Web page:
Tuesday, February 6, 2007

Debt & Deception

..that about sums it all up!
Bush sends budget to Congress

Proposal, senator asserts, 'is filled with debt and deception'

Published: February 5, 2007

President George W. Bush on Monday sent Congress a $2.9 trillion budget that would sharply raise military spending while restraining nearly all nonsecurity and domestic spending.

"I strongly believe Congress needs to listen to a budget which says no tax increase and a budget, because of fiscal discipline, that can be balanced in five years," Bush said after meeting with his cabinet.

One Democratic senator called the proposed military spending, the highest overall level since the Korean War, staggering, and another called it deceitful.

"The president's budget is filled with debt and deception, disconnected from reality and continues to move America in the wrong direction," said Senator Kent Conrad, a North Dakota Democrat and chairman of the Senate Budget Committee.

In the plan, delivered to Congress in the form of four fat green books, the Bush administration requests an 11 percent increase for Pentagon spending authority, to $481 billion.

For the first time, the administration, after lawmakers' complaints, moved at the start of a budget cycle to estimate war costs a year in advance.

Democrats welcomed the new approach even as they opened a historic debate over the war in the Senate, focusing on resolutions critical of Bush's planned troop increase for Iraq.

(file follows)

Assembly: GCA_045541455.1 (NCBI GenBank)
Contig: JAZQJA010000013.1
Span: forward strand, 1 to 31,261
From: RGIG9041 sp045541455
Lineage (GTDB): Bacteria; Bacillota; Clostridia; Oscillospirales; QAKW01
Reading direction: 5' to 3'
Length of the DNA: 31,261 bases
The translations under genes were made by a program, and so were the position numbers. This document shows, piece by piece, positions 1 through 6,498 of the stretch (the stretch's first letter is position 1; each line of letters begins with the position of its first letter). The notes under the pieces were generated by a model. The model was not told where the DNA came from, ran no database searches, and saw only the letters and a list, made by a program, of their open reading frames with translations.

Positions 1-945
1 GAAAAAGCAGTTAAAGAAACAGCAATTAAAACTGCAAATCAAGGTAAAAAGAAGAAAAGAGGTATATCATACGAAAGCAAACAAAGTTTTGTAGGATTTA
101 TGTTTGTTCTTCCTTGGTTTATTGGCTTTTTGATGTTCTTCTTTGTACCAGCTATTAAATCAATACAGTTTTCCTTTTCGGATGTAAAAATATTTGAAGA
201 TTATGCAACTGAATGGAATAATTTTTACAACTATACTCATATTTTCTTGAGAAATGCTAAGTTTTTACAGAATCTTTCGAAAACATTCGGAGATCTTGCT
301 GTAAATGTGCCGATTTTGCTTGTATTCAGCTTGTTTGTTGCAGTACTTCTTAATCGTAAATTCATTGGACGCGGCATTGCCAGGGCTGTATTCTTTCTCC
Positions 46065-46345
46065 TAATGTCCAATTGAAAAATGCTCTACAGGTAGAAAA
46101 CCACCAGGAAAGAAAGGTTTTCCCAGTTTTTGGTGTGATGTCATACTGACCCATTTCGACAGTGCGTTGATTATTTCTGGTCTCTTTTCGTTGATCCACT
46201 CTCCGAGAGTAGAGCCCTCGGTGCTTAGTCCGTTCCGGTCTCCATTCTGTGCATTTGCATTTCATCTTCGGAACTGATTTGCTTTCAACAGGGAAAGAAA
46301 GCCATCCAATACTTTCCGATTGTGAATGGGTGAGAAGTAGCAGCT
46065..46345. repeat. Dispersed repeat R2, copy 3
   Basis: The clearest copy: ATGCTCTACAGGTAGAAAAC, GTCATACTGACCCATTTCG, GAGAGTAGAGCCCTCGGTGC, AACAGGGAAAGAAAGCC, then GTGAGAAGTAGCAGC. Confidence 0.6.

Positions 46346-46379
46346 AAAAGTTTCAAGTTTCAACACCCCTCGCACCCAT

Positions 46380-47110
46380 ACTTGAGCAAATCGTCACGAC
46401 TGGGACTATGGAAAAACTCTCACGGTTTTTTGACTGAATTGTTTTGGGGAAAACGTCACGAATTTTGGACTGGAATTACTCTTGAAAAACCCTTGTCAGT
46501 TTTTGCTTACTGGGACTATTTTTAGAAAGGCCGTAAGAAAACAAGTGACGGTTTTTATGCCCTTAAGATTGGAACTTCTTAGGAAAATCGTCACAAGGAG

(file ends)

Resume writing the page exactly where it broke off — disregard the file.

For 2007, the budget document requests an additional $93.4 billion for Iraq and the global campaign against terrorism, beyond the $70 billion already requested for this fiscal year, to be followed by $141.7 billion in 2008 and $50 billion for the six months after.

Bush denied that this 30-month budget projection for Iraq amounted to a schedule for withdrawal.

The budget plan proposes spending of some $700 billion for the Department of Health and Human Services and about $656 billion for the Social Security Administration.

The plan assumes moderate economic growth in the coming year and a slight decline in the inflation rate.

"With continued strong economic growth and spending discipline, we are now positioned to balance the budget by 2012, while providing for our national security and making tax relief permanent."

Democrats said the proposal for tax cuts rendered the budget-surplus projection unrealistic and would ultimately lead to a ballooning of the deficit.

The administration proposal to save billions by slowing increases in Medicare and Medicaid, the huge and politically sensitive health insurance programs for the retired and the poor, is sure to face vigorous opposition.

Summarized by Copernic Summarizer


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